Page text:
Hey!! Include me in on this!! After I returned the defective E3 I went looking for its replacement. I found it at Austin Custom Brass in the form of an Adams E1, sterling, .60, with a main tuning slide trigger. Ian at ACB did a marvelous job of preparing the horn - everything worked!! Couldn't be more pleased with the customer service and attention to detail of Trent and the gang at ACB. Trent offered me a fair price, did what he did he would do and followed up when he got back from vacation. What more can a customer ask for?

    Do need a bit of information, I'm sure someone here has the answer. This is my first horn with a tuning slide trigger and am not real sure about the care and feeding of the animal. I does seem to me that tuning slide grease is a bit too heavy for the slide. I have purchased some trombone slide cream and plan on cleaning the tuning slide tomorrow and trying the cream. Am I on the right track here? Will the trombone slide cream need to be replenished more often than the standard slide grease? Should I be using a synthetic slide grease on everything including the main slide? Do I have any idea what I'm talking about?

    Quite happy with the E1. It's beautiful, sounds great (even for me) and I'm looking forward to MANY hours with it in my arms. Not sure about the 2" double threaded tuning slide adjustment nut (sorry, don't know how else to describe it). Sure seems wobbly, like the threaded ends of the trigger linkage are too small for the long nut thingy. Anybody else run into this?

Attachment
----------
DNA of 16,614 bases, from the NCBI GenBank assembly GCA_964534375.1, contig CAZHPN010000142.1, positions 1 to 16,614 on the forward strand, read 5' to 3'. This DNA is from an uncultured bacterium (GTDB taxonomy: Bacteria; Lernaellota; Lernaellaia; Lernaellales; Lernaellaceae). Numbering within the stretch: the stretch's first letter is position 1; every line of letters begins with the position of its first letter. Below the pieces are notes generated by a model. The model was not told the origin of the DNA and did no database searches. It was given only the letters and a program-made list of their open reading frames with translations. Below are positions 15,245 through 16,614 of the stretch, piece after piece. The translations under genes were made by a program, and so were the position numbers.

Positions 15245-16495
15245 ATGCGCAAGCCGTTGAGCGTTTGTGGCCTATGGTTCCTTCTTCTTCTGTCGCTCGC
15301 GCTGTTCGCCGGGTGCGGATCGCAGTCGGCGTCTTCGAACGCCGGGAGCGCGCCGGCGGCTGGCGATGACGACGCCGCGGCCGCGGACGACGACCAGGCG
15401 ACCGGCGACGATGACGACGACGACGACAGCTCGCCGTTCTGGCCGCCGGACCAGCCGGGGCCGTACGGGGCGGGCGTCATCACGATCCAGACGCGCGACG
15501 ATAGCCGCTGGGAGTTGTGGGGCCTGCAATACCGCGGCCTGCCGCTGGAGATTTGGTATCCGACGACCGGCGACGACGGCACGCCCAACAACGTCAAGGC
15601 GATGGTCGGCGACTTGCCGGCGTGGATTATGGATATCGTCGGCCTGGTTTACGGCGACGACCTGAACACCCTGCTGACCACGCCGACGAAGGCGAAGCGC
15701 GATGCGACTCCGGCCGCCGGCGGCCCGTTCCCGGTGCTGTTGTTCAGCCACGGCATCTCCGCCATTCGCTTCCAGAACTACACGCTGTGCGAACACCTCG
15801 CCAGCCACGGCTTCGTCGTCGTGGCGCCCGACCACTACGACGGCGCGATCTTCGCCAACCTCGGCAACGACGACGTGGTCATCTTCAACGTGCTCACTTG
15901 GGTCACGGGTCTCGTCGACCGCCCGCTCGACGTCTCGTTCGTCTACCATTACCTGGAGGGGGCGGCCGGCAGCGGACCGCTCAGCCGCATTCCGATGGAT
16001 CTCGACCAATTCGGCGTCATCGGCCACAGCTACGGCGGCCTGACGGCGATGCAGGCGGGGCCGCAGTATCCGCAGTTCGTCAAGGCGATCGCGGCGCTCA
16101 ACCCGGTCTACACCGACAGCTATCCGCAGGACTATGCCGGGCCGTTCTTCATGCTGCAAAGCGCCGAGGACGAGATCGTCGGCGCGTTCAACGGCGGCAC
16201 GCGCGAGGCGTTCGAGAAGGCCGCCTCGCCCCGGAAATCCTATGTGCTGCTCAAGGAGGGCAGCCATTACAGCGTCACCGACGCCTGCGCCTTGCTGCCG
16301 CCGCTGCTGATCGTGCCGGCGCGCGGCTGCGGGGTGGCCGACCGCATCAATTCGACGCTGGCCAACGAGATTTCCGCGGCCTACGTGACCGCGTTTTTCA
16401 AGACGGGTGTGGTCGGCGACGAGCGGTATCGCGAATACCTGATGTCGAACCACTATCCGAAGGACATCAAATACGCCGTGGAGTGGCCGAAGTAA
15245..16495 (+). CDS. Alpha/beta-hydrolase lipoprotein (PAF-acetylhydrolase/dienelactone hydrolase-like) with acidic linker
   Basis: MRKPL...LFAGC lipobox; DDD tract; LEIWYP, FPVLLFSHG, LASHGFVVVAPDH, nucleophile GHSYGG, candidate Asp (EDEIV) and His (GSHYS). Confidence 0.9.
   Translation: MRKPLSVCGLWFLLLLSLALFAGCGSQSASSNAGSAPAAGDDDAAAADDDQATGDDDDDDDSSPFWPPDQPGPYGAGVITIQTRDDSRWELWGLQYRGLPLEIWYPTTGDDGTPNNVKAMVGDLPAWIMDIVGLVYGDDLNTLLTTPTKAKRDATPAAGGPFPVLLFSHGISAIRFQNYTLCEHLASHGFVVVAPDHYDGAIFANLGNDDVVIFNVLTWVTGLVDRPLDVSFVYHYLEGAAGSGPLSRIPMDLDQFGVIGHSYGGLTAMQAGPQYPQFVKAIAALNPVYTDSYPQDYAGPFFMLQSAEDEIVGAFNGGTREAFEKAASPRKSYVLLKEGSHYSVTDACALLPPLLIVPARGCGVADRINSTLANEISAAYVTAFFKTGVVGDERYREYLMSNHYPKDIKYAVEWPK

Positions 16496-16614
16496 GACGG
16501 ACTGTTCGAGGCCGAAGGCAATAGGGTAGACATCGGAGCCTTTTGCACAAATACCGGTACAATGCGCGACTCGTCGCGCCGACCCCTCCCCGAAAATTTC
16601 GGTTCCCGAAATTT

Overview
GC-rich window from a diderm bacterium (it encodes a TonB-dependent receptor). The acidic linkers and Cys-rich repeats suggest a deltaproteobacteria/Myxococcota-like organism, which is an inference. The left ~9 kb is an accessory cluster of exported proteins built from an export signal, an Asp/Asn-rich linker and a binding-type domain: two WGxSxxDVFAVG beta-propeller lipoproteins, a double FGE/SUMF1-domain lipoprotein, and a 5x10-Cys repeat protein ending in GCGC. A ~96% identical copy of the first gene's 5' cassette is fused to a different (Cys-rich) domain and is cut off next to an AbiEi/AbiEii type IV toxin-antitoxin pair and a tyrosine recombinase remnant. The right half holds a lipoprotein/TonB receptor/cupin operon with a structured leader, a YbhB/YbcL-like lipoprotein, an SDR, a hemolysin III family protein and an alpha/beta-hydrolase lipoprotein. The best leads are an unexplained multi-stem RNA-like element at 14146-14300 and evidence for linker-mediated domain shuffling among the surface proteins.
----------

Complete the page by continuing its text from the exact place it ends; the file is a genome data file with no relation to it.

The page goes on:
8. #28
    Oh, and if anyone was wondering, NO Trent did NOT sell me the defective E3 - it was another dealer many, many miles from ACB. Trent couldn't have been better to work with - top-notch service!

  9. #29
    Thanks for sharing the rest of the experience.

    When I had a Sterling Virtuoso with trigger, I used trombone slide cream (at the suggestion of Sterling). You DO need to replenish frequently. For me I would add a little every few days, and then clean and re-lube every month.

    To do the "add" routine, push the trigger out as far as it will go. Then add slide cream on the part of the inner slide you just exposed. Work the slide a few times and clean off the excess. Takes a minute or two.
    Dave Werden (ASCAP)
    Euphonium Soloist, U.S. Coast Guard Band, retired
    Adams Artist (Adams E3)
    YouTube: dwerden
    Facebook: davewerden
    Twitter: davewerden
    Instagram: davewerdeneuphonium

  10. #30
    Quote Originally Posted by Not2Old2Play View Post
    Hey!! Include me in on this!! After I returned the defective E3 I went looking for its replacement. I found it at Austin Custom Brass in the form of an Adams E1, sterling, .60, with a main tuning slide trigger. Ian at ACB did a marvelous job of preparing the horn - everything worked!! Couldn't be more pleased with the customer service and attention to detail of Trent and the gang at ACB. Trent offered me a fair price, did what he did he would do and followed up when he got back from vacation. What more can a customer ask for?